John Stevenson – widely admired for his work on Kung Fu Panda – directs Sherlock Gnomes, the sequel to 2011 animated hit Gnomeo and Juliet. We are reacquainted with familiar faces and introduced to the garden ornament versions of Sir Arthur Conan Doyle’s legendary crime-solving double act: the titular Sherlock Gnomes and his sidekick, Watson.
A detailed knowledge of the prequel is inessential, although once more the film is centred around the besotted couple. The Shakespearean lovers and their friends and family are moved to the capital, where a clutch of gardens are being mysteriously robbed of all their gnomes, a case that comes to the attention of “the sworn protector of London’s gnomes”, the eponymous Baker Street detective.
Johnny Depp puts in the bare minimum in a monotonous vocal rendition of the private investigator, a far cry from the eccentricity he brought to Rango – although, in fairness, an extremely talented cast is left with little to work with from a hollow script. The film goes through the motions, sticking aggressively to the tried and tested format of legion detective capers.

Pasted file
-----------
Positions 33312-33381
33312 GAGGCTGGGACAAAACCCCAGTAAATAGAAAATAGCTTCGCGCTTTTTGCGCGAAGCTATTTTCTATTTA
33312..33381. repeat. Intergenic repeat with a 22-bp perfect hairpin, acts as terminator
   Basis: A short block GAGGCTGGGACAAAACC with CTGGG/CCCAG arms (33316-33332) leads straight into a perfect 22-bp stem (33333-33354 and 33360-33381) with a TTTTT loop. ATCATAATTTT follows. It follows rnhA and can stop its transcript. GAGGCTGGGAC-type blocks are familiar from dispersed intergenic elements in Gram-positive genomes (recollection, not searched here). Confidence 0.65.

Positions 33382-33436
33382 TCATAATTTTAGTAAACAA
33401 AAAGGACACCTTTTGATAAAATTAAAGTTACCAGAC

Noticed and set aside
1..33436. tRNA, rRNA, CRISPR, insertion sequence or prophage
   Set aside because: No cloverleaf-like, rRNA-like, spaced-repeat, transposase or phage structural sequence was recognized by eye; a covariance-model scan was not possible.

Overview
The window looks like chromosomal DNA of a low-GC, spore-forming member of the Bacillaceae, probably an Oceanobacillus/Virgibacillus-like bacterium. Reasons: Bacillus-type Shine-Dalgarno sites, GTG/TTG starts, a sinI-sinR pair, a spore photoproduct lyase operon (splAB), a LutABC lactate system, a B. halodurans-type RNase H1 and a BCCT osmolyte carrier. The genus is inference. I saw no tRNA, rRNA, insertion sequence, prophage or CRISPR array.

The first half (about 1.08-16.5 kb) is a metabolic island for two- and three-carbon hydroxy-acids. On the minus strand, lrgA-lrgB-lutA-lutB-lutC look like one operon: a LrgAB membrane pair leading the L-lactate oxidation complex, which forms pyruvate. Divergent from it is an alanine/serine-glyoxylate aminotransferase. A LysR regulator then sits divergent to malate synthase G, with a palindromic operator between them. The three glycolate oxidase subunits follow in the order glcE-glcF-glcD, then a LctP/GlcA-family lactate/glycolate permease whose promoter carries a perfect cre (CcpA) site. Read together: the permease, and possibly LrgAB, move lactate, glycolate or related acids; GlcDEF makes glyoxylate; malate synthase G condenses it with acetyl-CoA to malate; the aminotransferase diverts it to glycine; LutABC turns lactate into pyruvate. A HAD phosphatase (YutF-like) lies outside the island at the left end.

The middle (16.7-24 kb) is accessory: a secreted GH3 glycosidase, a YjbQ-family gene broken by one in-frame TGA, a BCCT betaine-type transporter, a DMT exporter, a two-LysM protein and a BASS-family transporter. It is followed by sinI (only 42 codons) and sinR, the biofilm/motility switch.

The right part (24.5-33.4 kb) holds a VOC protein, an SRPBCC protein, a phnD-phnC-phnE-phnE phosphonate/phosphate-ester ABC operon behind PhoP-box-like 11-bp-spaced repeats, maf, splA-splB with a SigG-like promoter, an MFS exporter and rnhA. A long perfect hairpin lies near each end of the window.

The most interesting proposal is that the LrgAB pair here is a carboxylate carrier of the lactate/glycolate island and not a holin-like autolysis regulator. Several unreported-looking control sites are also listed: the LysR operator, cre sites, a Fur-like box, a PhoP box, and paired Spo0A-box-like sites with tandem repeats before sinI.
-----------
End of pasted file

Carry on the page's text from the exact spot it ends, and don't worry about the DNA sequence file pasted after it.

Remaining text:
This movie suffers from an existential crisis: there’s really very little point to it, and it wouldn’t come as much of a surprise if we learned that the feature’s title was the sole starting point of development, such a pun being too irresistible for the creators to pass up.
There are some twists and turns – as with all Sherlock stories – as well as a bromance, some romance and a cackling, crazed villain to boot, but these all contrive to feel undeveloped and quite empty.
Children familiar with the previous film’s story will enjoy catching up with the relationship of Gnomeo and Juliet as it blossoms into a devoted marriage with the attendant struggles and reconciliation. Chiwetel Ejiofor puts in a spirited performance as Watson, but, in spite of his efforts, he cannot will a spirit into this quite lifeless animation.
Sherlock Gnomes is released nationwide on 11th May 2018.
Watch the trailer for Sherlock Gnomes here: